Diffusers are transparent optical parts with specialised 3D structures that control light by refraction. Refractors are used in luminaires to ensure the emitted light is distributed uniformly according to a desired LIDC and with minimal glare. To achieve proper control of the emitted light, the dimensions of the geometric structures should be relative to the light emitting area of the light sources. Prismatic diffusers (image 1) are made of clear plastic, generally polycarbonate or PMMA, and include structure dimensions of around 5 mm. Structures of this size work perfectly for light sources with large light emitting surfaces such as FD (T8) fluorescent tubes with a diameter of 26 mm. For light sources with a smaller light emitting surface, traditionally sized prismatic structures do not work well. For this reason, we developed smaller structures of 1–3 mm that are able to properly control the light emitted from smaller FDH (T5) fluorescent tubes with a diameter of 16 mm (image 2, and image 3 showing the structures magnified x 150). Classic prismatic diffusers and microprismatic diffusers made of clear plastic have a transmission of 70–90 %, which are on the borders of what can be achieved with the mechanical tools used in their production. However, now that LED is becoming the light source of choice, and clearly the future of lighting, it is necessary to consider the effects of these tiny light sources on diffuser design. LEDs have a light emitting area of around 1 mm2, and standard prismatic diffusers are unable to properly control their light and exhibit several disadvantageous features such as the difficultly of ensuring homogenous light distribution and precise glare control. Another disadvantage of conventional optical systems is that they are rather bulky, which is inevitable considering that their job is to redirect the light emitted from light sources. Reflectors are usually quite big in comparison to other parts of a luminaire, which increases the size of the luminaire and the amount of material needed to make it. The same can be said of traditional diffusers.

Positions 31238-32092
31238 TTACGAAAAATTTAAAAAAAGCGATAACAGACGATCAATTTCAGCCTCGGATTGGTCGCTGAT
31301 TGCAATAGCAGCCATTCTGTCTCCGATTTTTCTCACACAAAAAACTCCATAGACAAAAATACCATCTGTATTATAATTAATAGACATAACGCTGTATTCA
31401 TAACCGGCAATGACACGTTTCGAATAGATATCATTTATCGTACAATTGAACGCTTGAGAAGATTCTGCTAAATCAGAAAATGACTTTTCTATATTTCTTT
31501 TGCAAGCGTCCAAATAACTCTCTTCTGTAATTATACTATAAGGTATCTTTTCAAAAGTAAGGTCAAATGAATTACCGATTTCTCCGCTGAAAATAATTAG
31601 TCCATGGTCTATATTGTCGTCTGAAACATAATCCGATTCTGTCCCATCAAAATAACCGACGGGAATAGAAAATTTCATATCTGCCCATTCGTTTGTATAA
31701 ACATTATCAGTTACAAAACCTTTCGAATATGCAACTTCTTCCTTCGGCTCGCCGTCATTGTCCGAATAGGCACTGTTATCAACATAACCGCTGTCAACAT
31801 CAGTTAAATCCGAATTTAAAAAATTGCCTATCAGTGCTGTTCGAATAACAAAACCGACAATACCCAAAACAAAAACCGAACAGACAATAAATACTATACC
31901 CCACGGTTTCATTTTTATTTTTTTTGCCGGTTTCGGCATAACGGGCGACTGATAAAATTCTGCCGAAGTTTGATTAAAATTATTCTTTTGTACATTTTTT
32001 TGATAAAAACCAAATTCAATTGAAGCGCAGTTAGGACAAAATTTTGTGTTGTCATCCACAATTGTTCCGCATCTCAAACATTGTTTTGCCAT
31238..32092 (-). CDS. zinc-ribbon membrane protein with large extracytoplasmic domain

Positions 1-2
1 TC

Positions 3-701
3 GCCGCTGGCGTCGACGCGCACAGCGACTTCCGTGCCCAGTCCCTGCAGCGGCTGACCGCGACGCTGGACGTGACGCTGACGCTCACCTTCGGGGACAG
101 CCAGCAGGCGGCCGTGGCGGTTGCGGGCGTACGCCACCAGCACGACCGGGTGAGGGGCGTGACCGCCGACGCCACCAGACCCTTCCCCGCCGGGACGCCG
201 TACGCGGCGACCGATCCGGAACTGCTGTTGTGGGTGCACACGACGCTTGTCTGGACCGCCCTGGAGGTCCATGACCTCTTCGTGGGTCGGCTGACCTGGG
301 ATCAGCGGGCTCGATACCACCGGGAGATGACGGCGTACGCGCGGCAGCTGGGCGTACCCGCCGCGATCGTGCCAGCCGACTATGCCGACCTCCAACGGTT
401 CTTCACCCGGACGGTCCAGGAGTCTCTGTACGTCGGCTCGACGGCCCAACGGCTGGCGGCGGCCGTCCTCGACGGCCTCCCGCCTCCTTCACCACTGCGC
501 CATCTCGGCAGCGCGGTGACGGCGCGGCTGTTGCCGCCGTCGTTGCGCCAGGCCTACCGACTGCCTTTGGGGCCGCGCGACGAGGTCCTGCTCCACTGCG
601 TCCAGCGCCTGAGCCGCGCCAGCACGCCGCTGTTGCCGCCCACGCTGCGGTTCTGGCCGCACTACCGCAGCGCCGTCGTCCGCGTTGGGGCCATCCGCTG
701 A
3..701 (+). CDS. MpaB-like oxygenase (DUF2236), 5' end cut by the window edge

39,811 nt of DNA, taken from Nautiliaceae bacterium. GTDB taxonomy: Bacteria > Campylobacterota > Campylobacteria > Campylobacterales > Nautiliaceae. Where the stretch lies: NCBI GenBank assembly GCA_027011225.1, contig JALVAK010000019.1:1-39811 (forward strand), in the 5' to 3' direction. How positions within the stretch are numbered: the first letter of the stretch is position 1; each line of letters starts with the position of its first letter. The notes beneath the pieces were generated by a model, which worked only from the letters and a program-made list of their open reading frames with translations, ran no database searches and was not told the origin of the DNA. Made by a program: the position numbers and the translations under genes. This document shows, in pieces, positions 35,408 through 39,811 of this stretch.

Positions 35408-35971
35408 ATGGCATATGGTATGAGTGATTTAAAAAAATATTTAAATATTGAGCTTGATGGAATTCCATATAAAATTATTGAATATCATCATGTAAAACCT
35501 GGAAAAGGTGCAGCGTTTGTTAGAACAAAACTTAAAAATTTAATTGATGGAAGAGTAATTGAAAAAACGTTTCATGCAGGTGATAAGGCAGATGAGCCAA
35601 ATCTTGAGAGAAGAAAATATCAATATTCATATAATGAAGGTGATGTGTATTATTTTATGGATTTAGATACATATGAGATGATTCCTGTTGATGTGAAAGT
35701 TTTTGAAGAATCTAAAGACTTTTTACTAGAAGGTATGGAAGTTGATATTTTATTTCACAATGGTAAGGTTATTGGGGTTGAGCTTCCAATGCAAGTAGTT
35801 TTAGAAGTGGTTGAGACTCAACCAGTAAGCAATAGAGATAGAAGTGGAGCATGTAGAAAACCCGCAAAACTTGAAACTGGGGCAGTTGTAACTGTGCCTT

We have developed a new approach to diffuser design: nano-diffusers (image 4). These advanced diffusers meets the specific needs of LED light sources, and in the process eliminate the issue of bulky optical parts. What’s more, not only is this development advantageous in terms of size and capability, it actually improves the overall lighting performance of luminaires. And as we know, performance is a key indicator of the suitability and success of luminaires. Other features of this development are that it allows for optimisation of luminaire size, weight, efficiency, and aesthetic appearance – all the features that make a luminaire unique and attractive.